CALL 6: IPS making changes following failures to report

Board president: Ferebee issue closed
Posted at 5:46 PM, Jul 05, 2016
and last updated 2016-07-10 00:31:30-04

INDIANAPOLIS -- The president of the Indianapolis Public Schools Board said the district is making changes in an effort to prevent future incidents of failure to report child abuse allegations, including improved training and policy changes.

Mary Ann Sullivan answered questions Tuesday from Call 6 Investigator Kara Kenney following the Shana Taylor scandal.

Taylor is accused of having sex with students while working as a counselor for the district. She was fired and criminally charged, and multiple other IPS employees have been fired or resigned over the scandal for failing to report the child abuse allegations to police or the Indiana Department of Child Services in a timely manner.

RELATED | IPS votes to fire assistant principal in Shana Taylor case | IPS employees resign amid sexual abuse fallout | CALL 6: IPS waited 6 days to report alleged abuse to DCS

“Clearly we can do better,” Sullivan told Call 6 Investigates in an exclusive interview.  “The incident was not handled the best it could have been.”

An IPS policy titled “Procedures for reporting suspected child abuse or neglect” says all school personnel have a duty to report child abuse allegations to Child Protective Services, and school staff should immediately call the state hotline at 1-800-800-5556.

The policy also states if an employee can’t figure out what to do, they should call the Title IX coordinator or the assistant superintendent for human resources.

Assistant principal William Jensen fought his firing, saying he reported the allegations to human resources who told him not call the police.

Sullivan said their investigation found many employees wrongly assumed someone else had reported the allegations.

“We want to make sure that doesn’t happen again,” said Sullivan.   “We shouldn’t leave anything to chance.”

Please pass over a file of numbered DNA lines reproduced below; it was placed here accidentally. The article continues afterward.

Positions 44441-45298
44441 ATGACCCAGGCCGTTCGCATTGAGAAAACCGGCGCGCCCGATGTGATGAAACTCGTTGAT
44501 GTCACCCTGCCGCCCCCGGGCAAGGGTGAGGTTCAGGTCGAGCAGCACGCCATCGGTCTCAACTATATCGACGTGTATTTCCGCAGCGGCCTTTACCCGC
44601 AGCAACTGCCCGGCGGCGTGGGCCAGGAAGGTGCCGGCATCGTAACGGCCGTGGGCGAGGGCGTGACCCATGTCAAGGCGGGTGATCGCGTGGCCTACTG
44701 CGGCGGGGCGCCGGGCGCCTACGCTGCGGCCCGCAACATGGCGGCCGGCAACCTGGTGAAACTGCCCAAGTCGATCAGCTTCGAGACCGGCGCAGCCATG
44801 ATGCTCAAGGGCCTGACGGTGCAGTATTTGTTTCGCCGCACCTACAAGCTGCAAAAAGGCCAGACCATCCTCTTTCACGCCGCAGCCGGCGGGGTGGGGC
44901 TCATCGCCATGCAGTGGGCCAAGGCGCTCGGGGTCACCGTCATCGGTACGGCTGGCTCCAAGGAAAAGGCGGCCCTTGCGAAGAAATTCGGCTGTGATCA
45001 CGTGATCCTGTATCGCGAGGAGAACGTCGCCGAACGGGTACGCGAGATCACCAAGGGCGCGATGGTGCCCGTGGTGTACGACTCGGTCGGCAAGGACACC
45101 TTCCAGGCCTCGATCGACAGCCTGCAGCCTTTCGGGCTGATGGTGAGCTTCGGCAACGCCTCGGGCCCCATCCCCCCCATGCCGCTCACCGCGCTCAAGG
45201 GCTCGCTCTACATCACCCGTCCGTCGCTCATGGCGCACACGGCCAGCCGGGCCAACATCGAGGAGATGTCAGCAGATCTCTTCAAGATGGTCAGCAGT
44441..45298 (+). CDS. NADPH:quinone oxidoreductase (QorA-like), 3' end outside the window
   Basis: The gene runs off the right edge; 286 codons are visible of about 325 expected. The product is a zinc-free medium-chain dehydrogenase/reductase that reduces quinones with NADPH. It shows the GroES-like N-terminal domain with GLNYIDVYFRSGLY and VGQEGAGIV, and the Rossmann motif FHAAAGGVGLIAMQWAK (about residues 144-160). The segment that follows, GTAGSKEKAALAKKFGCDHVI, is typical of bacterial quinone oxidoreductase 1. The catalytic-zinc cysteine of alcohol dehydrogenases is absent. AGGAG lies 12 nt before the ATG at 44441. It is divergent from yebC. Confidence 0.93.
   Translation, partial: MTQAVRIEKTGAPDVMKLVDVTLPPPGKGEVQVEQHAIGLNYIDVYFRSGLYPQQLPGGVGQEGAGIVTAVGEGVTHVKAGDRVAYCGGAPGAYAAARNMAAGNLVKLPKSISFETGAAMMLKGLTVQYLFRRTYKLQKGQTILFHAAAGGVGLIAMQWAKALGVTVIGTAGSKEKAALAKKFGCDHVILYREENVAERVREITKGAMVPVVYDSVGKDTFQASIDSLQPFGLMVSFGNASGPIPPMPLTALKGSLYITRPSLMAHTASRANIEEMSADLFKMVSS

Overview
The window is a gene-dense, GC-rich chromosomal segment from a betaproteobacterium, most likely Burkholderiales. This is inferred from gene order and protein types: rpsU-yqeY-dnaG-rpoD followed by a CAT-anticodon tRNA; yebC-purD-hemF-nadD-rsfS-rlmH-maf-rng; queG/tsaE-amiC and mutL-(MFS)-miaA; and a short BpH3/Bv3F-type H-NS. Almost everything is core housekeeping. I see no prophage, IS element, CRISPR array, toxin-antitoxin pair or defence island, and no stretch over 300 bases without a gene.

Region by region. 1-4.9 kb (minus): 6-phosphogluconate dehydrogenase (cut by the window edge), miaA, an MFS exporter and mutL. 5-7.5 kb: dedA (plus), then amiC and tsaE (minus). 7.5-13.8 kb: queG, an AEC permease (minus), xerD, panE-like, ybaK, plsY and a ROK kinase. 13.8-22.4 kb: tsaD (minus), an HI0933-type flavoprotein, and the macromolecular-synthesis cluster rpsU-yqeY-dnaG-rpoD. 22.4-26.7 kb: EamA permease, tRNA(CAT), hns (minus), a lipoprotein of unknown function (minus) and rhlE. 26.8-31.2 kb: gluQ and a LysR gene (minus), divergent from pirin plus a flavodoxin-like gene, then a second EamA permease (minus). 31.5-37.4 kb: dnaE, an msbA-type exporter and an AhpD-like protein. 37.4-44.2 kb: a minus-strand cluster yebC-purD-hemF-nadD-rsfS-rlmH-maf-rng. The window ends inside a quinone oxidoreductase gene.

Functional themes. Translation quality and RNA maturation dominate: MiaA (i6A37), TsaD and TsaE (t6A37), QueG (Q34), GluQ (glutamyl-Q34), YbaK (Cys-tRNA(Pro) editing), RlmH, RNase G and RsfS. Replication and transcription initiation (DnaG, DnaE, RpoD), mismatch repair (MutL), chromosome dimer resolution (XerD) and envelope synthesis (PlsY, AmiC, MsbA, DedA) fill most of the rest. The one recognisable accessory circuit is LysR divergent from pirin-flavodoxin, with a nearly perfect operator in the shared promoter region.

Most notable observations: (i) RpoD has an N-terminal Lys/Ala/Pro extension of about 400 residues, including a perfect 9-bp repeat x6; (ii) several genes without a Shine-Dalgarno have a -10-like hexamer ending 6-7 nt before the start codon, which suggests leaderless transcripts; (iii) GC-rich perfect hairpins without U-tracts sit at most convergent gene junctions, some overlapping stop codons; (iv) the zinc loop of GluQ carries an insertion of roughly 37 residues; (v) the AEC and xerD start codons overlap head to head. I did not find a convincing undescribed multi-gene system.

IPS is now developing a chain of command type checklist that will help eliminate confusion.

"The lesson learned is, don't make assumptions,” said Sullivan. “That's a pretty simple lesson learned, but you have to have policy and guidelines in place to make sure that lesson is real."

Sullivan said with the help of a United Negro College Fund (UNCF) summer intern, the district is reviewing all of its policies, something that was in the works before the Shana Taylor scandal broke.

“I think that project will probably be done in the fall," said Sullivan.

Superintendent Dr. Lewis Ferebee learned of the child abuse allegations on February 17, the same day as several other employees, yet the school board has not yet taken against Ferebee.

Attorney Kevin Betz, who represents fired employees William Jensen and Deb Leser, alleged Ferebee covered up the scandal so he could get a $60,000 raise and bonus.

At the meeting in which several employees lost their jobs over the Taylor scandal, Mary Ann Sullivan released a statement supporting Ferebee.

CALL 6 | Attorney: Ferebee covered up allegations to get $60K raise

Call 6 asked Sullivan why Ferebee hasn't been punished for the incident:

“Can you clarify for us why you do not feel Dr. Ferebee should be punished when we know he did know about this alleged inappropriate relationship and also did not report it timely?" Kenney asked.

“I think Dr. Ferebee is also one of our employees," Sullivan said. "We just do not address issues of personnel.”

Sullivan praised Ferebee for staying focused despite the Shana Taylor controversy.

“He kept on showing up every day doing his job, moving forward on the tasks the board has set for him to do,” Sullivan said. “I just wanted to recognize that fact. It’s a very difficult situation.”

"Could he still face discipline, or is that a closed chapter?” Kenney asked.

“If there’s new information that has previously not come to the board, obviously new information, we may have to take another look at anything," Sullivan said. "As far as the board is concerned, this incident is closed.”

WATCH an extended version of the interview with Sullivan below

Sullivan said IPS also retrained some of its staff, including principals, on March 17 and reminded them of their duty to report allegations of child abuse or neglect.

Indiana law says you have to immediately report suspected child abuse or neglect to police or the Indiana Department of Child Services.